Pet Fitness: A Pet Exercise Program

Diet alone won't deliver a slimmer dog or cat, learn about pet fitness and the benefits of physical activity and movement when you use a pet exercise program.


| May/June 1987



105-034-01i3

Remember also that in hot weather your pet can't sweat as you do to keep cool.


ANDREW SHACHAT

Want a slimmer dog or cat? Diet alone won't do it. 

Pet Fitness: A Pet Exercise Program

Anyone with a dog or cat owes that animal the three essentials of a decent life: comfortable shelter, nutritious food and the opportunity (and, if necessary, the motivation) to get adequate exercise.

The Benefits of Pet Fitness

There is, of course, an overwhelming body of scientific evidence to support the notion that exercise is vital to human wellness. Most veterinarians believe that the same holds true for animals. Nearly all the documented benefits of exercise for humans are also apparent in active pets.

Mentally and emotionally, an exercising animal is invariably better off—happier, more alert, more content. Activity soothes life's many stresses. The exerciser sleeps better, has more libido and is better adjusted. In their book Pet Aerobics (Holt, Rinehart and Winston, 1984), Warren and Fay Eckstein state emphatically, "Nearly every behavior problem we have encountered in our 14 years of work with animals is directly attributable to lack of exercise." (The Eck steins are professional animal trainers who have worked with more than 20,000 pets.) Mentioned in the Ecksteins' list of "ailments" that disappear after proper exercise are furniture chewing, biting, car chasing, hole digging and excessive barking.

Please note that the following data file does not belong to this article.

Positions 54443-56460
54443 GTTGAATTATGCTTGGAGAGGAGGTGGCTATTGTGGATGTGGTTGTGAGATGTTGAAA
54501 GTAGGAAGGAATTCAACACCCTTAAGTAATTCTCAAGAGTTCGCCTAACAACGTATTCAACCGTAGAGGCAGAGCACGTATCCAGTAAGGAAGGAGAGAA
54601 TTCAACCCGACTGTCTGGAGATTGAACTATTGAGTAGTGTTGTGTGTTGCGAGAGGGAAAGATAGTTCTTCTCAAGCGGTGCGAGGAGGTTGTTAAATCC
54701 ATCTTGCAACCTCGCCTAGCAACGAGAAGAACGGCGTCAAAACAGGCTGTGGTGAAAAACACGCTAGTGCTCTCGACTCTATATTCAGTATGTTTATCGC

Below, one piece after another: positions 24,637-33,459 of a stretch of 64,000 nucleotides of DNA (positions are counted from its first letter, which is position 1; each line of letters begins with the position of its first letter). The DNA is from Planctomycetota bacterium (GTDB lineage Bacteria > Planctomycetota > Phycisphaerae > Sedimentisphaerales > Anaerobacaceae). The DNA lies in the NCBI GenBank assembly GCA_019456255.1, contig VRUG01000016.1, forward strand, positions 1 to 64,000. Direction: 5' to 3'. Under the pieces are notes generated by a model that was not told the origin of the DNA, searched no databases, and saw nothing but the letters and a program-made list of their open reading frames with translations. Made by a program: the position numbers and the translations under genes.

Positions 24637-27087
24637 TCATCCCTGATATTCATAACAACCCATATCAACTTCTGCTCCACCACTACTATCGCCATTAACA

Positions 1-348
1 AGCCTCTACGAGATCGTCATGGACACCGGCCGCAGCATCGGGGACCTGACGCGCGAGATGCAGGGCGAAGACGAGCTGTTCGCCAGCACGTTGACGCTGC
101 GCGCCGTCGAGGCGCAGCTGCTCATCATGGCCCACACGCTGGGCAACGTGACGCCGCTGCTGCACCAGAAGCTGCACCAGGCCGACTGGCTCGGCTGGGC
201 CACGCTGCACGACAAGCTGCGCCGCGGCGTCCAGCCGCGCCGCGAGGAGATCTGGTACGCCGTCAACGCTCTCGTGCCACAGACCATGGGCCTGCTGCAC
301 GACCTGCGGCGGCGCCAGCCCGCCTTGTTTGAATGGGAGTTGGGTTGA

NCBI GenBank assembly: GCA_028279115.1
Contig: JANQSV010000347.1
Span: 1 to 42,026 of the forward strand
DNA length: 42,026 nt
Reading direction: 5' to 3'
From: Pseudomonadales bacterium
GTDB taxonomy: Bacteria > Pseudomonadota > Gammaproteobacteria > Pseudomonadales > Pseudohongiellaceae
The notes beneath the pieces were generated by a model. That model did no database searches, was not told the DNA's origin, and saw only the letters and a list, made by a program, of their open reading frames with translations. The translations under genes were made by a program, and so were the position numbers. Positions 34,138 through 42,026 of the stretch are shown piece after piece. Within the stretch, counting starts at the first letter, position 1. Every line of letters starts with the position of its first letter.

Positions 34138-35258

Exercise keeps your pet lean and trim, too. There's simply no other way to get—and keep—the lard off. I used to tell clients with portly pets that diet was the key (the same advice physicians would give overweight patients). "This animal is grossly out of shape," I'd say, pounding my fist on the exam table. "It's eating too many groceries. Cut down on the vittles and it'll lose that fat." Since then I've learned that dieting alone doesn't work.

Decreased food intake is an important factor in losing weight, but pet fitness is a necessary companion. An animal (or human) loses only so much weight by dieting, and then stops at a level known as a set point. Exercise, however, lowers that set point, making it possible for Pooch to become the svelte self he's meant to be. And because creatures that exercise crave more nutritious foods and metabolize them more efficiently, a weight-control regimen of both reasonable diet and exercise can be virtually self-sustaining.

nabil fitness
7/30/2012 4:42:09 AM

Before you start any weight loss program or make a drastic change to your diet, you will need to see your doctor. Get a physical if you haven’t had one recently. You should discuss any related health concerns and gain her approval of your chosen weight loss methodhttp://quickweightlossadvice1.blogspot.com/


nabil fitness
7/30/2012 3:09:53 AM

Sometimes I can list a dozen things I could be doing instead of exercising. The only thing that gets me to exercise when I don't want to is to think about how I will feel afterwards, knowing deep down that I have done something that is far more beneficial than, say ... color-coding my closet.http://quickweightlossadvice1.blogspot.com/






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